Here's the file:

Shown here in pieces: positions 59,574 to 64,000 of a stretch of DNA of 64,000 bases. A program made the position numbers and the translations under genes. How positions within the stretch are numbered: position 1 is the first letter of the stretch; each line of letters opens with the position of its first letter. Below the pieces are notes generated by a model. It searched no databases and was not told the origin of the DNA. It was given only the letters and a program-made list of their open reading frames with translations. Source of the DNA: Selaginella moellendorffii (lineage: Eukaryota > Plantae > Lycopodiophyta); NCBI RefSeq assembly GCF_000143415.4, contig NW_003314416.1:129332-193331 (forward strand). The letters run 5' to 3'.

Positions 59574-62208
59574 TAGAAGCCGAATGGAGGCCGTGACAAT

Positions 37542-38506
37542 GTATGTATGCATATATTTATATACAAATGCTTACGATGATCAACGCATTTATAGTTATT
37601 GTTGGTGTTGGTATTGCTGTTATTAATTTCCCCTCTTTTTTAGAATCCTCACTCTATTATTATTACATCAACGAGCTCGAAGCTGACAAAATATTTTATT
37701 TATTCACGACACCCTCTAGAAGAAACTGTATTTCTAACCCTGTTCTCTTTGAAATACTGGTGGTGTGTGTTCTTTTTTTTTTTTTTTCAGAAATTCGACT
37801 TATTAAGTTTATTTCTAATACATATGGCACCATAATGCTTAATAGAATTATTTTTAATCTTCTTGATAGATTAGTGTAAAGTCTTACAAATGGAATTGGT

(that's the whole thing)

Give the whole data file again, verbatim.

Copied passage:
Shown here in pieces: positions 59,574 to 64,000 of a stretch of DNA of 64,000 bases. A program made the position numbers and the translations under genes. How positions within the stretch are numbered: position 1 is the first letter of the stretch; each line of letters opens with the position of its first letter. Below the pieces are notes generated by a model. It searched no databases and was not told the origin of the DNA. It was given only the letters and a program-made list of their open reading frames with translations. Source of the DNA: Selaginella moellendorffii (lineage: Eukaryota > Plantae > Lycopodiophyta); NCBI RefSeq assembly GCF_000143415.4, contig NW_003314416.1:129332-193331 (forward strand). The letters run 5' to 3'.

Positions 59574-62208
59574 TAGAAGCCGAATGGAGGCCGTGACAAT

Positions 37542-38506
37542 GTATGTATGCATATATTTATATACAAATGCTTACGATGATCAACGCATTTATAGTTATT
37601 GTTGGTGTTGGTATTGCTGTTATTAATTTCCCCTCTTTTTTAGAATCCTCACTCTATTATTATTACATCAACGAGCTCGAAGCTGACAAAATATTTTATT
37701 TATTCACGACACCCTCTAGAAGAAACTGTATTTCTAACCCTGTTCTCTTTGAAATACTGGTGGTGTGTGTTCTTTTTTTTTTTTTTTCAGAAATTCGACT
37801 TATTAAGTTTATTTCTAATACATATGGCACCATAATGCTTAATAGAATTATTTTTAATCTTCTTGATAGATTAGTGTAAAGTCTTACAAATGGAATTGGT